Swiss traditions For Members

What you should know about Switzerland's 'Thanksgiving' day on Sunday

Sandra Sparrowhawk
Sandra Sparrowhawk - [email protected]
What you should know about Switzerland's 'Thanksgiving' day on Sunday
Swiss Thanksgiving is a religious event. Photo by Robert Stokoe.

The Swiss Federal Day of Thanksgiving, Repentance and Prayer is on Sunday, September 17th. Here’s how the Swiss celebrate the public holiday - and where.


Every year, the third Sunday in September marks Switzerland’s Federal Day of Thanksgiving, Repentance and Prayer, locally known as Eidgenössischer Dank-, Buss- und Bettag (German), Jeûne federal (French), Digiuno federale (Italian) and Rogaziun federala (Romansh).

The Swiss Federal Day of Thanksgiving, Repentance and Prayer is celebrated as a day of solidarity and fraternity, bringing people together and showing worshippers that they have a shared responsibility for each other and the world.

What is the Swiss Thanksgiving?

Thanksgiving services and penance celebrations have been celebrated for centuries across the globe and go as far back as the Old Testament.

In Switzerland, the first nationwide day of Federal Day of Thanksgiving, Repentance and Prayer took place on September 8th,1796.

However, it was not until 1832 that the Swiss decided to hold the celebration on every third Sunday in September going forward.

The day would gain even more significance with the founding of the federal state in 1848 – and this was no easy feat.

The then young state was fragile in its structure and religious peace between the Catholic and Protestants was still on shaky ground.

It was then pointed out that the Federal Day of Thanksgiving, Repentance and Prayer was deeply rooted in Christianity and therefore presented an ideal opportunity for shared reflection between Switzerland’s two core religious denominations.

The celebration was meant to unite all the Swiss people and promote mutual respect despite different beliefs.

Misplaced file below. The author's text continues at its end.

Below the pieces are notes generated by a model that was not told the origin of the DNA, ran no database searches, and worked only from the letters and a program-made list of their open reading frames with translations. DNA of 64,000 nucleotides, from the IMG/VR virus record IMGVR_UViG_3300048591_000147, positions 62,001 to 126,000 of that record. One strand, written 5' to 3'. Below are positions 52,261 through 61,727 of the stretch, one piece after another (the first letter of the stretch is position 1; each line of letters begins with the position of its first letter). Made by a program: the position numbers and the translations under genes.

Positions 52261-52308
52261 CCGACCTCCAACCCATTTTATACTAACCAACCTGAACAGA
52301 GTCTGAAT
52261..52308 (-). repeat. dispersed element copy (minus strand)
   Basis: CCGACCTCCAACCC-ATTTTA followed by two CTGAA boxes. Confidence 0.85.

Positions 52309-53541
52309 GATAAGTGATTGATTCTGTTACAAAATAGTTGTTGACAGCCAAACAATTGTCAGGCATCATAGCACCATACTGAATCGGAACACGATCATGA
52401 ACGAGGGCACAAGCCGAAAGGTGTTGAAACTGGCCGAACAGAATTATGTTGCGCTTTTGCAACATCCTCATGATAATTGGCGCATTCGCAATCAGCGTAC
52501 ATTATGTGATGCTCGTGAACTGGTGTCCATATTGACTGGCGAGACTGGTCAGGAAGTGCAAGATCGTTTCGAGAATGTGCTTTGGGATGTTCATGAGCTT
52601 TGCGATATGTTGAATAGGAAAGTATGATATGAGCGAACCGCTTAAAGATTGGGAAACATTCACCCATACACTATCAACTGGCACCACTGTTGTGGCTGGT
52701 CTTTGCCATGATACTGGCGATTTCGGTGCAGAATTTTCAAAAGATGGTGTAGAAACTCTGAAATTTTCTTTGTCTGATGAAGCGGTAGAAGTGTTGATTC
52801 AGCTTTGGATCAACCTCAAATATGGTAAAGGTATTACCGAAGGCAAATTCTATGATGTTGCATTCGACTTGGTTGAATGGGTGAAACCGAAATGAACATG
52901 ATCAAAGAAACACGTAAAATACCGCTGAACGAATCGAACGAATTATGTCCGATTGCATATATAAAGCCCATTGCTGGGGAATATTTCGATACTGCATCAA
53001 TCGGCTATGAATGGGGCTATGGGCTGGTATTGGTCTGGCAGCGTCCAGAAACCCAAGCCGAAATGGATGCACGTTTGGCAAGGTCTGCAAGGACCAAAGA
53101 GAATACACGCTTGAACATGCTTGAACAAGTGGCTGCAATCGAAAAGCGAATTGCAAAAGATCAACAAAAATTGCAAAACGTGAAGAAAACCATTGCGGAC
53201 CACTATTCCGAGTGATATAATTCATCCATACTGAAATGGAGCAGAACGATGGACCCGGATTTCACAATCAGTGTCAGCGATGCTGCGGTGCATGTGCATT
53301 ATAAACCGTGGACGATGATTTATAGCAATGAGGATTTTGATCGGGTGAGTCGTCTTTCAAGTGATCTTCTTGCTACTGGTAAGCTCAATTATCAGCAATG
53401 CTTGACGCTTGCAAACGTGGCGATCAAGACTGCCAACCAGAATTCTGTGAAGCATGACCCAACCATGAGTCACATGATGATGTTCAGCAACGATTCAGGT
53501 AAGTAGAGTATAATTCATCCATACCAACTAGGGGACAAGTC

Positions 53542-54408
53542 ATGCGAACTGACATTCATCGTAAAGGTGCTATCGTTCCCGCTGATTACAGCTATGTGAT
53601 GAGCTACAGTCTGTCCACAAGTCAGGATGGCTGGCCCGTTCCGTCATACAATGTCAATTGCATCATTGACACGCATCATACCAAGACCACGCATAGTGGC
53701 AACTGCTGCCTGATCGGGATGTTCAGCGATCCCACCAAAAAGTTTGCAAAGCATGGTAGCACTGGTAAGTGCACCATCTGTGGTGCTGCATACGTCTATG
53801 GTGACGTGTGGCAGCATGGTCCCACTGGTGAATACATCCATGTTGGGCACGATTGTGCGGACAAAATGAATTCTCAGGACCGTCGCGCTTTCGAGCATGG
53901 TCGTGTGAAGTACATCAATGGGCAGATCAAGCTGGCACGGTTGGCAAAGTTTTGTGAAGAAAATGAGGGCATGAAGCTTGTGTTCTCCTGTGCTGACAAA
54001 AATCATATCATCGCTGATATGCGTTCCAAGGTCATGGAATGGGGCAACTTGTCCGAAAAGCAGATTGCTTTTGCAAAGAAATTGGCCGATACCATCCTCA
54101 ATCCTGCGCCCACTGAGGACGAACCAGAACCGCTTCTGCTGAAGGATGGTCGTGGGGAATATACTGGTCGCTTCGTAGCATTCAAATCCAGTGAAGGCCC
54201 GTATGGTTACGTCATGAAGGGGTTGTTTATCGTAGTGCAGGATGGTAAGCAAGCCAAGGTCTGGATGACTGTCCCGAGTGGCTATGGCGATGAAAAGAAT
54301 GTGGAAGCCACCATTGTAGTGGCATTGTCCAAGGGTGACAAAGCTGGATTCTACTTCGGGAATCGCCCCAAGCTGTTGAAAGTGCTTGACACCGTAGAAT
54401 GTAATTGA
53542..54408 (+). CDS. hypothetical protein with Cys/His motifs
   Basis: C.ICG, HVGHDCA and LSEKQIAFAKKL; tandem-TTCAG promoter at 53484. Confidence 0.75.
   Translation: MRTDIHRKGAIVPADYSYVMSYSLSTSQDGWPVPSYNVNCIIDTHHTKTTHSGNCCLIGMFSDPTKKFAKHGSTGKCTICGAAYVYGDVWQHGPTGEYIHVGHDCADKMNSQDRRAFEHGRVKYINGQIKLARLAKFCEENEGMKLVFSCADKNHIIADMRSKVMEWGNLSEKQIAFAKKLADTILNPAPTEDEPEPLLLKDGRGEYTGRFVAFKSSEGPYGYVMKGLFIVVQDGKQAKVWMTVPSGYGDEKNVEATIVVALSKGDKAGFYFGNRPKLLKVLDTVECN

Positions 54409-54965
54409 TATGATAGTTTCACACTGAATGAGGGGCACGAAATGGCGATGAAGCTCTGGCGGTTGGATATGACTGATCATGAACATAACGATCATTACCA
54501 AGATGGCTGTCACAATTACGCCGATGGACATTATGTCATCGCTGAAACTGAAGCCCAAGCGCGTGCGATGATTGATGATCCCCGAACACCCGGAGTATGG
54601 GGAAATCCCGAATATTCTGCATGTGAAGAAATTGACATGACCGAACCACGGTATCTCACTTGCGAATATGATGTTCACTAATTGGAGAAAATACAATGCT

The cantonal governments then issued prayer calls – at the time called prayer mandates – which addressed spiritual and moral issues of the day, but also political, economic, and social concerns from a religious perspective.

At the time, many of the concerns were related poverty, hunger and a lack of job prospects that "drove many Swiss people to seek their fortunes elsewhere, particularly in North and South America," according to historical accounts.

"At home, industrial towns and cities saw an influx of rural and, increasingly, foreign migrants. Living conditions for many members of this new urban working class were often precarious."

Over time, Switzerland’s political authorities, which were heavily involved in the prayer mandates in the early days, slowly withdrew their responsibility and left the churches in sole charge of the mandates and its content.


How is it celebrated?

Today, Switzerland’s Thanksgiving celebration is mostly a religious one and unlike the US version, is not largely celebrated in one’s home. Instead, the Swiss head to their local church on the day to observe the prayer calls.

In Switzerland, the day is still celebrated as an ecumenical – or non-denominational - feast day spanning different religions and belief systems.

In many cantons – such as Zurich, Bern, and Lucerne — Thanksgiving is classified as a significant holiday (corresponding to Good Friday, Easter Sunday, Whitsunday and Christmas Day), which results in more comprehensive protective measures to observe the holiday rest.

Until 2000, shooting exercises, sports and dance events of any kind were prohibited in the canton of Zurich, while exhibitions, museums and cinemas remained closed.

Today, indoor events are permitted, and non-commercial exhibitions and museums are open — but target practice and public gatherings of a non-religious nature are still not permitted in Zurich.

Other cantons like Basel-City and Solothurn, on the other hand, have recently downgraded it to a normal day of rest corresponding to Sunday.


Does every canton mark Thanksgiving on the same day?


All cantons but Geneva celebrate Swiss Thanksgiving on the third Sunday in September.

The canton of Geneva celebrates Thanksgiving on the Thursday after the first Sunday (September 7th, 2023) in September each year. Geneva residents are not required to work on the public holiday.

In the cantons of Vaud and Neuchâtel, as well as in part of the Bernese Jura, the Monday following Thanksgiving is also a non-working day.

However, it is only legally recognised as an official day off in the canton of Vaud.


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